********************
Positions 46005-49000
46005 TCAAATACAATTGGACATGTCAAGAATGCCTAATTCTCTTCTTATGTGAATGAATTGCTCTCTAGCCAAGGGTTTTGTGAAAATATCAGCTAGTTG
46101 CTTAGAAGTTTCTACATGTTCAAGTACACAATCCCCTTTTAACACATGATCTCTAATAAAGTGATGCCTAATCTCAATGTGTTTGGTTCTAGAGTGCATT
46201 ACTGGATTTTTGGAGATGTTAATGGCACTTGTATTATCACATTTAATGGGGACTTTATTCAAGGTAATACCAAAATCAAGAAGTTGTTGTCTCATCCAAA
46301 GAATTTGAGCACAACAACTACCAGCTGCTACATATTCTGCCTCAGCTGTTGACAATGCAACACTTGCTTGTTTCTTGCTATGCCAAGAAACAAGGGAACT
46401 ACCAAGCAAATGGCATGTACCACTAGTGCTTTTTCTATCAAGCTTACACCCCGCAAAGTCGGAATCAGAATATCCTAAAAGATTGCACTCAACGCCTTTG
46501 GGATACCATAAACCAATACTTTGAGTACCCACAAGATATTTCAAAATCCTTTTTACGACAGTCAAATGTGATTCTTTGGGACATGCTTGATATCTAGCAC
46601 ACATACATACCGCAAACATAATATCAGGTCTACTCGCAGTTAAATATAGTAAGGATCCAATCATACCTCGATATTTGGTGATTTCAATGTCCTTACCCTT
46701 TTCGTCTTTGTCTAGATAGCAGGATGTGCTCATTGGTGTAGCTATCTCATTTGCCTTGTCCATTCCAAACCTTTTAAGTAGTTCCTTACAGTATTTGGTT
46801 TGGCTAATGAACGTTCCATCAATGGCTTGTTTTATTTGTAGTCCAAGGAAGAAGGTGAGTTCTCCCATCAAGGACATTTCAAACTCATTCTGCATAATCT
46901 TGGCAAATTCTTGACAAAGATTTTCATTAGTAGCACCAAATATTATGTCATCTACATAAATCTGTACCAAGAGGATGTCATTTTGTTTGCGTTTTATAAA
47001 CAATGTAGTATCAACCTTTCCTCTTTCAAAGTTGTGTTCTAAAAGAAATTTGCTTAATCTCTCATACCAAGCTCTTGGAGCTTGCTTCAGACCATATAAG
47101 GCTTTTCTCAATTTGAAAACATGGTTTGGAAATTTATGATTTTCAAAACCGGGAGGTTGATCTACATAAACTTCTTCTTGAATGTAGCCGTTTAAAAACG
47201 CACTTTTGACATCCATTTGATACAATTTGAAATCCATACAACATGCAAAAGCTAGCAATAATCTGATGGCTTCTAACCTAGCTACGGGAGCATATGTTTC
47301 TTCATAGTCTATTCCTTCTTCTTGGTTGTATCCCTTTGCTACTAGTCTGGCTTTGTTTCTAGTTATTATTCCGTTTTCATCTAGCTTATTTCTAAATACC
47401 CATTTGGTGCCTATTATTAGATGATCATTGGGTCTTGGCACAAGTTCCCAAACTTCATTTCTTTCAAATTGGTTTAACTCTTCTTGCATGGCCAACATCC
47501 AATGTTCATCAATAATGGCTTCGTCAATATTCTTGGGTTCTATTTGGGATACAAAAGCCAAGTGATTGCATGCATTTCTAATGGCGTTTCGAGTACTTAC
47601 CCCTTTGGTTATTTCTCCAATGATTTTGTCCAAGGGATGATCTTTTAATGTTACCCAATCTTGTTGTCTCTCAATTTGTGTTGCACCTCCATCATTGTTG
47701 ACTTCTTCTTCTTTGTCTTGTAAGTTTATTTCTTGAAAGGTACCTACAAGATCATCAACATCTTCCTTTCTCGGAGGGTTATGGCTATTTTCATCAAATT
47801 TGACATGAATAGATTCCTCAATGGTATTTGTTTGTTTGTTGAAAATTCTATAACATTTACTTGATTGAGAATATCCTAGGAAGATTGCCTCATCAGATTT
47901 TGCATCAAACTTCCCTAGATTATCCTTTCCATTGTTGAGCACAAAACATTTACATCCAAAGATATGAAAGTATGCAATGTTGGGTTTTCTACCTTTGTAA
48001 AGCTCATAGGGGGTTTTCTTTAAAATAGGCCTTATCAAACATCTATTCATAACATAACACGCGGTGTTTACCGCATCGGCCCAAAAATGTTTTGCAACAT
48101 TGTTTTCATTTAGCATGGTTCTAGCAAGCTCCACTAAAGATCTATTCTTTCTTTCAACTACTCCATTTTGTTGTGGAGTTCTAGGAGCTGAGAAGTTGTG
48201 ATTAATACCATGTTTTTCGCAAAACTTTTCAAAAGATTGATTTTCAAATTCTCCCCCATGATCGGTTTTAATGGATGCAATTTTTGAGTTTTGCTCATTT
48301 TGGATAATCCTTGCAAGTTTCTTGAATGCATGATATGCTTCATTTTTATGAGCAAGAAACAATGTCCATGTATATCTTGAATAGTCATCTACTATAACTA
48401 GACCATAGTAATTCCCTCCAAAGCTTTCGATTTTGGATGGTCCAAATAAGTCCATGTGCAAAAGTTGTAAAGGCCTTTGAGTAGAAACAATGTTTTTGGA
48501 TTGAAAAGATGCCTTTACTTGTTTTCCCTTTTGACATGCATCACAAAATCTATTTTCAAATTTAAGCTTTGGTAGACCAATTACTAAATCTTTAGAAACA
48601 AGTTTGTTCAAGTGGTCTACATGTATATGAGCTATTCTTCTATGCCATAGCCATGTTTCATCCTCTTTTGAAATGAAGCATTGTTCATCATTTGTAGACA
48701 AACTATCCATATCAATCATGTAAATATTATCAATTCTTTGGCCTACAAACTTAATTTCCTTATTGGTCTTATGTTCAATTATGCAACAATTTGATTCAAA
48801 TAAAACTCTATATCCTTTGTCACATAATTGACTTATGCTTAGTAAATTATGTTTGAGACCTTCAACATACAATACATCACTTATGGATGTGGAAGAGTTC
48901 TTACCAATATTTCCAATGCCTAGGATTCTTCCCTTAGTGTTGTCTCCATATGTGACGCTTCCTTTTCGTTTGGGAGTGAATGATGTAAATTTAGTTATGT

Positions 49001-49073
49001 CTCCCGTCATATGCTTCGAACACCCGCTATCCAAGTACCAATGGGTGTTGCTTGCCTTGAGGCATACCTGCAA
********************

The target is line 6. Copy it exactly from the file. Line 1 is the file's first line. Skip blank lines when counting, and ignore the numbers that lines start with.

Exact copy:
46401 ACCAAGCAAATGGCATGTACCACTAGTGCTTTTTCTATCAAGCTTACACCCCGCAAAGTCGGAATCAGAATATCCTAAAAGATTGCACTCAACGCCTTTG